Treasury Asks Federal Reserve to Return Unused COVID Emergency Funds Ahead of Programs' End

U.S. Treasury Secretary Steven Mnuchin asked the Federal Reserve to return $455 billion in unused coronavirus relief funds on Thursday.

The funds were approved under the $2.2 trillion CARES Act which was passed in March to provide a measure of financial relief to Americans adversely affected by the coronavirus pandemic. Some businesses were forced to close their doors leaving many Americans out of work.

Under the CARES Act, lending programs like the Paycheck Protection Program (PPP) were created through the Federal Reserve to aid business owners. Some of those programs were expected to expire on December 31, 2020. Mnuchin indicated he would not be keeping those programs functioning in a Thursday letter to Federal Reserve Chair Jerome Powell. Mnuchin said that only $25 billion in "loans and other assets" had received funding.

"It has been our collective responsibility to provide economic support to restore financial conditions as a response to COVID-19," Mnuchin wrote. "While portions of the economy are still severely impacted and in need of additional fiscal support, financial conditions have responded and the use of these facilities has been limited."

"I am requesting that the Federal Reserve return the unused funds to the Treasury," Mnuchin added. Mnuchin said that only $25 billion in "loans and other assets" had received funding. According to the letter, the $455 billion in unused funds would be reallocated to other government programs.

Powell disagreed with Mnuchin's request, saying in a written response that the Federal Reserve "would prefer that the full suite of emergency facilities established during the coronavirus pandemic continue to serve their important role as a backstop for our still-strained and vulnerable economy."

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U.S. Treasury Secretary Steven Mnuchin asked the Federal Reserve to return billions of dollars of unused coronavirus funding on Thursday. Toni L. Sandys-Pool/Getty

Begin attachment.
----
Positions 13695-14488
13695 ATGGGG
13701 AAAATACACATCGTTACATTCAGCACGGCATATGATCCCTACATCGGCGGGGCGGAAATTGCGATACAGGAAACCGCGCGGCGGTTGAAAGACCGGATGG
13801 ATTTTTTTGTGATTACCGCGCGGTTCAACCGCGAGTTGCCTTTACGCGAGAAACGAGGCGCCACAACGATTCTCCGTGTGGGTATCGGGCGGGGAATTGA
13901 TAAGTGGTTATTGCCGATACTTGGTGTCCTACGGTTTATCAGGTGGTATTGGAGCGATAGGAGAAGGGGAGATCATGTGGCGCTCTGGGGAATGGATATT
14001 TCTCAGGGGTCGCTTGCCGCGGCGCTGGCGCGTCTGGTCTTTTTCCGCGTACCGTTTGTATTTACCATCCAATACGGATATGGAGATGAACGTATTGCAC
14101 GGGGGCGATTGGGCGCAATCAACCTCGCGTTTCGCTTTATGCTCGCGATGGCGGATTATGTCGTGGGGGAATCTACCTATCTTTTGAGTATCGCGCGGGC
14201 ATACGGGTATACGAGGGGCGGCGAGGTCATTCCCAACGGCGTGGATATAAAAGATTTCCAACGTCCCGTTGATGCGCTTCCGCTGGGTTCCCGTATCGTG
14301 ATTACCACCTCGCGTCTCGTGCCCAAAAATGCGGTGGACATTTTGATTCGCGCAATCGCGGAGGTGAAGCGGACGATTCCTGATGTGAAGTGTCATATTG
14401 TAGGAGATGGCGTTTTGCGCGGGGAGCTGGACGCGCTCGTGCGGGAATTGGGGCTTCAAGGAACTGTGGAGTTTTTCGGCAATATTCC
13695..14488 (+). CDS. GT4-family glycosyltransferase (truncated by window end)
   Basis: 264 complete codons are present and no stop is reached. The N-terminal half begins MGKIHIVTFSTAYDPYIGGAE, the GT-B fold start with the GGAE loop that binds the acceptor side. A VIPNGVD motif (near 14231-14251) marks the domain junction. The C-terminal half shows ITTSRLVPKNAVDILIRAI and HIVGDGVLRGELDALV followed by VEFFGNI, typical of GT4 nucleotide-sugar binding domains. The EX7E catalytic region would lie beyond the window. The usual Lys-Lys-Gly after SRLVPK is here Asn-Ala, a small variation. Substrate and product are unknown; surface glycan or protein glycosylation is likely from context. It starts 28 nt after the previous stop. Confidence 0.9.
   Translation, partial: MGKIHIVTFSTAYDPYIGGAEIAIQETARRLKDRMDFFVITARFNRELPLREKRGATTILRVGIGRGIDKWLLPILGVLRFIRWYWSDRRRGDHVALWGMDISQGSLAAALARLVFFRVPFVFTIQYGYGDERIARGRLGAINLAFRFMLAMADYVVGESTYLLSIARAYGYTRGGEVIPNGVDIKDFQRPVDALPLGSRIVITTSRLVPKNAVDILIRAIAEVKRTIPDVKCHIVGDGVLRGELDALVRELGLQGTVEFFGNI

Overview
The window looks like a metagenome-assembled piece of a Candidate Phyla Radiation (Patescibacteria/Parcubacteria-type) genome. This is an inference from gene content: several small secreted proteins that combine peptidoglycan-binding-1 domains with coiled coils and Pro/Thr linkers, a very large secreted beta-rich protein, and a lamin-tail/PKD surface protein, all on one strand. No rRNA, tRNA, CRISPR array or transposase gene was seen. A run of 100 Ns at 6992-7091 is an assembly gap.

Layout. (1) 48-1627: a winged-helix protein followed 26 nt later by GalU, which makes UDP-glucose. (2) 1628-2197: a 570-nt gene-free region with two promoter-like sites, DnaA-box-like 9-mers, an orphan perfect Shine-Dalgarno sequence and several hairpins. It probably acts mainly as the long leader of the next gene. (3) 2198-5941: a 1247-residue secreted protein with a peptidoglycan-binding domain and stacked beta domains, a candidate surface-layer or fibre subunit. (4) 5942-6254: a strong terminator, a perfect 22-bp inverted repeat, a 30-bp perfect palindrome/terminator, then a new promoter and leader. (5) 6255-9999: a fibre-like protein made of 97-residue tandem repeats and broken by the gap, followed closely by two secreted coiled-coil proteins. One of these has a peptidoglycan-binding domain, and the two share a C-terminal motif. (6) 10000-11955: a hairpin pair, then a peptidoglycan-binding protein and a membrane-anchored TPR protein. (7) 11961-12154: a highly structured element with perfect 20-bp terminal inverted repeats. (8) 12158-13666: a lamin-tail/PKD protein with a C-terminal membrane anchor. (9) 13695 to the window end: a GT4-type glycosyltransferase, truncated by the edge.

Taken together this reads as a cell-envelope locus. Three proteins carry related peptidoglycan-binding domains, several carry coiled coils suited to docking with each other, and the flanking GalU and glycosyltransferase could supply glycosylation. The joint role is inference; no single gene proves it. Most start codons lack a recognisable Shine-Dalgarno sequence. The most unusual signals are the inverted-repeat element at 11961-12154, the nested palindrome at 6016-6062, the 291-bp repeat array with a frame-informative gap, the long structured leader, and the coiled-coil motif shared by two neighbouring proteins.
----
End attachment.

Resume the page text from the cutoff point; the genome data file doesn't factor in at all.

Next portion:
In the letter, Mnuchin asked for a 90-day extension for four programs including the Money Market Liquidity Facility, which lends banking institutions financial backing to make purchases in some mutual funds, and the PPP Liquidity Facility, which gives credit to banks that originate loans to small businesses affected by the coronavirus.

COVID-19 Congressional Oversight Commission member Bharat Ramamurti criticized Mnuchin's decision to end some programs while requesting extensions for others.

"One final comment on today's Treasury announcement: It really gives away the game that Secretary Mnuchin wants to extend the programs designed to protect Wall Street while ending the programs intended to help small businesses and state and local governments," Ramamurti tweeted on Thursday.

Republicans and Democrats have not officially discussed a new coronavirus economic stimulus package since the presidential election in November. On Monday, President-elect Joe Biden encouraged Congress to pass the HEROES Act, a $3 trillion package originally passed by the House of Representatives in May. Republicans have expressed a desire to pass a smaller bill with GOP Senate Majority Leader Mitch McConnell saying he would consider a bill for roughly $500 billion.

Newsweek reached out to the office of Democratic Speaker of the House Nancy Pelosi for comment.